By the actions and priorities of the majority of society, it seems as though they would like to keep the Lord in the manger.
The account of Christʼs birth is fundamental to the Gospel. When Matthew began recording the beginning events of the Gospel, he wrote “now the birth of Jesus Christ was on this wise” (Matt 1:18). It was precisely on that wise that the Lordʼs incarnation as man was foretold by the prophets of old, thus “now all this was done, that it might be fulfilled which was spoken of the Lord by the prophet” (Matthew 1:22). The writer then quotes the words of the prophet in Isaiah 7:14 which gave details to the event. In addition to the fulfillment of prophecy, this account is significant because of the humble nature of His birth. However, too many focus on this portion of His life as if there were no more to it. They would rather see baby Jesus than see the man who cleared the temple of the moneychangers or who later brought the price of sin to manʼs attention. After all, man would owe no gratitude--no personal responsibility to an infant in a manger.
What if there were no more to the life of Christ than His miraculous birth and humble beginning? While these things are indeed important and beautiful, they are but a small part of the vast mosaic which is the account of our Saviorʼs life. When the angel of the Lord appeared unto Joseph in a dream, he was told to name the child Jesus, “for He shall save His people from their sins” (Matthew 1:21). After leaving the manger, “the child grew, and waxed strong in spirit, filled with wisdom: and the grace of God was upon him” (Luke 2:40). He began His ministry at the age of thirty, teaching and preaching the gospel of the kingdom, confirming the message by healing (Matthew 4:23; 9:35; cf Mark 16:20). Throughout His life He remained sinless, a quality which enabled Him to carry out His mission to be our sin offering (2 Corinthians 5:21). This sacrifice was realized when He selflessly gave Himself to die on the cruel cross of calvary. If the child had never left the manger, there would be no hope of salvation for us. When one limits his view of Christ to the precious little babe in Bethlehem, he doesnʼt see who the child became and all that He did for mankind.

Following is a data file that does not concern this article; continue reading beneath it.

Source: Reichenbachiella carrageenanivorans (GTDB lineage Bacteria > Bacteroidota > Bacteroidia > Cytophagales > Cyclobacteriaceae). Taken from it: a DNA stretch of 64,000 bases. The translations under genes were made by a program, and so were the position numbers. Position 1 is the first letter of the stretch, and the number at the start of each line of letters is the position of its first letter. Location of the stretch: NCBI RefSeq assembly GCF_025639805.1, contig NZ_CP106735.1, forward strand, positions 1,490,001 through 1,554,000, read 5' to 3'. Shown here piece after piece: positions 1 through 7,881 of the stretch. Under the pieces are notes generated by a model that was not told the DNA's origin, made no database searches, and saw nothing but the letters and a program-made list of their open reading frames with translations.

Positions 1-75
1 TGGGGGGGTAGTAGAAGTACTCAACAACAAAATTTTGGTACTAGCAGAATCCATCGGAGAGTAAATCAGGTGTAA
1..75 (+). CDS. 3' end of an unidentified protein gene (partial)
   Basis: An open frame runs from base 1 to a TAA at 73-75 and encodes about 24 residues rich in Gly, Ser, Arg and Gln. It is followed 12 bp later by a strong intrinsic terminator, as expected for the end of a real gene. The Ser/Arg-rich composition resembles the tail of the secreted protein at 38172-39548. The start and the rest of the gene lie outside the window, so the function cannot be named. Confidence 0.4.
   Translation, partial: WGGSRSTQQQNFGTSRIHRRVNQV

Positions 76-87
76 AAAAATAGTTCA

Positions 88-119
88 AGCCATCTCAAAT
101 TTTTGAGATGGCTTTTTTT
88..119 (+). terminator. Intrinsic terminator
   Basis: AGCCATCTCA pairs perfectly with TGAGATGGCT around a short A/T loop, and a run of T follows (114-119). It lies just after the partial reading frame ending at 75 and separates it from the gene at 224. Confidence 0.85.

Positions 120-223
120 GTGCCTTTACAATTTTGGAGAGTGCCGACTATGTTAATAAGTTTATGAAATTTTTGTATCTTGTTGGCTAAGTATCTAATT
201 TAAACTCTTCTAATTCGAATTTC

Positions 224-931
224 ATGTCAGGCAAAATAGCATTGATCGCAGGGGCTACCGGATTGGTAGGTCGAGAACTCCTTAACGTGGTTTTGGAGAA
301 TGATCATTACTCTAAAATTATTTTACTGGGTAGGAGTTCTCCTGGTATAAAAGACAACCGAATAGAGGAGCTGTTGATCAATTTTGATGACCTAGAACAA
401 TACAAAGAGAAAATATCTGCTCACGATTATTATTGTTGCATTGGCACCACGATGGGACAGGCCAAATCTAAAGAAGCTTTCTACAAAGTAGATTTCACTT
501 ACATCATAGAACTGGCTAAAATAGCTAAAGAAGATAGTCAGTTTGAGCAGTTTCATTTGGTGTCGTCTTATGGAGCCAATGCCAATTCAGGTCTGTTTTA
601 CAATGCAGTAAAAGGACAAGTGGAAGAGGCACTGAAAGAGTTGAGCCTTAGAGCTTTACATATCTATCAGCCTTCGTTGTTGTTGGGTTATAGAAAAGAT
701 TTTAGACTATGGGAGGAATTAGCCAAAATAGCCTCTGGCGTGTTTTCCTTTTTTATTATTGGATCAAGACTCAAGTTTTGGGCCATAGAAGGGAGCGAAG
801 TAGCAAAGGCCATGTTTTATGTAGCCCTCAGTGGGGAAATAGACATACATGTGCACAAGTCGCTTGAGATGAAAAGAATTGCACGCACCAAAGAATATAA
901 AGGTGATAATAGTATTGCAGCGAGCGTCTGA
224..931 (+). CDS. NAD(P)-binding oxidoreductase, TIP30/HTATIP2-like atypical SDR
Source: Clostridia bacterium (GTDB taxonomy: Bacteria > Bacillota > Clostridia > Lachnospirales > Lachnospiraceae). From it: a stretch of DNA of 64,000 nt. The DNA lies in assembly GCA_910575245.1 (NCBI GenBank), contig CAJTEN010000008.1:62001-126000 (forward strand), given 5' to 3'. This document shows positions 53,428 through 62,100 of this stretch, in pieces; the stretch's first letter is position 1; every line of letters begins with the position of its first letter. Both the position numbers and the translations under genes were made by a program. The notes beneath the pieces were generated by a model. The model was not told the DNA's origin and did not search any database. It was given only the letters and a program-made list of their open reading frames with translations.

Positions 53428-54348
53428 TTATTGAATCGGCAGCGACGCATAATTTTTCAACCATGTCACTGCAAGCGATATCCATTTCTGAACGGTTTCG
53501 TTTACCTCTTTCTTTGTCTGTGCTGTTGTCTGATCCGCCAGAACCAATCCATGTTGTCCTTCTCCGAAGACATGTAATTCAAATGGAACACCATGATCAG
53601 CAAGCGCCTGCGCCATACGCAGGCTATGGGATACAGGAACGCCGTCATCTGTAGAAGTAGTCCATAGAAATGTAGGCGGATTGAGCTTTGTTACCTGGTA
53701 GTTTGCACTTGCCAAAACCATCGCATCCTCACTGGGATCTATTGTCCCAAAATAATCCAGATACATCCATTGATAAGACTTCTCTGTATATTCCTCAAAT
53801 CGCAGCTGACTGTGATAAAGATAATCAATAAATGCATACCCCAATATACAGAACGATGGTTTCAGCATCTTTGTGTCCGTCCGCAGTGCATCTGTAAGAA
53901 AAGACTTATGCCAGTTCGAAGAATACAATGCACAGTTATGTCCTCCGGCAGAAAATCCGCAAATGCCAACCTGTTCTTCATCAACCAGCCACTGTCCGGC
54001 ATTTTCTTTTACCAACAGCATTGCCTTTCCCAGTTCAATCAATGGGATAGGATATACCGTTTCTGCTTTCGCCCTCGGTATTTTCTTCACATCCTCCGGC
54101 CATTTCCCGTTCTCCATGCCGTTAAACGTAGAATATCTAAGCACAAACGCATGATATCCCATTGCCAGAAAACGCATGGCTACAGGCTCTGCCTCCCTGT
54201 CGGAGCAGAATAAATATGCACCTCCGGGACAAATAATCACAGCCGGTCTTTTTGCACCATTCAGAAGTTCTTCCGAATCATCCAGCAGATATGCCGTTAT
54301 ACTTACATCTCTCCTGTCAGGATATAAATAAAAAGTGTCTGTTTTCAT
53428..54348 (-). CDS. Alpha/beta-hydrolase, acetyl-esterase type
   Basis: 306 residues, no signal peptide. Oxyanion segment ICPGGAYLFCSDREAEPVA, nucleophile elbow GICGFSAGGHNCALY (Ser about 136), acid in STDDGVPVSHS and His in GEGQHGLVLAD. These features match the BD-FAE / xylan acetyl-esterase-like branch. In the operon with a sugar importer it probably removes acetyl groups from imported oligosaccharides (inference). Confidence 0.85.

Perhaps while leaving the Lord in the manger, many also choose to leave the seeking up to the shepherds and magi. It is essential to oneʼs salvation that he seek the Lord. On one occasion our Lord said “I am the way, the truth, and the life: no man cometh unto the Father, but by me” (John 14:6). The Hebrews writer stated that “without faith it is impossible to please him: for he that cometh to God must believe that He is, and that He is a rewarder of them that diligently seek Him” (Hebrews 11:6 emp. added). Therefore in order to be reconciled and rewarded one must seek the Son! This can be done in the obedience of His Word. This is clearly seen in Jamesʼ assessment that “of His own will begat He us with the word of truth, that we should be a kind of first-fruits of his creatures” (James 1:18). Every December 25th multitudes of people celebrate the miraculous birth of Jesus, never to seek the Savior He became, but instead to seek worldly pleasure and revelry only five days later.
When one leaves the Lord in the manger and leaves the seeking to the shepherds, it only follows that he would leave the offering up to the magi. Christmas pageants and carols throughout the country recount how the wise men made their journey to Jesus, guided by a star, bearing gifts of gold, frankincense and myrrh. Many acknowledge and accept this account without so much as asking themselves “what do I have in offering to the Lord?” Man is expected to render his reverent service to the Lord. Paul wrote in his epistle to the Romans, “I beseech you therefore, brethren, by the mercies of God, that ye present your bodies a living sacrifice, holy, acceptable unto God, which is your reasonable service” (Romans 12:1). In addition to offering oneʼs self by living for Him, one must continually give an offering of praise and worship in spirit and in truth (John 4:24). It was a command when the Holy Spirit through the hand of Paul proclaimed “let the word of Christ dwell in you richly in all wisdom; teaching and admonishing one another in psalms and hymns and spiritual songs, singing with grace in your hearts to the Lord” (Col 3:16). Because the righteous seek the home prepared for them, they must “offer the sacrifice of praise to God continually, that is, the fruit of our lips giving thanks to His name” (Hebrews 13:15).
It is precious when you choose to meditate on the birth of his Lord and Savior no matter what day of the year it happens to be. In fact, Christʼs entire life should be the focus of your daily meditation for as long as the breath is within you. When the Savior stated “this cup is the new testament in my blood: this do ye, as oft as ye drink it, in remembrance of me,” it was a practice to be done on the first day of every week (1 Corinthians 11:25; cf 1 Corinthians 16:2; Acts 2:42; 20:7). Let us focus on His whole life often, always remembering His sacrifice and what it means for mankind.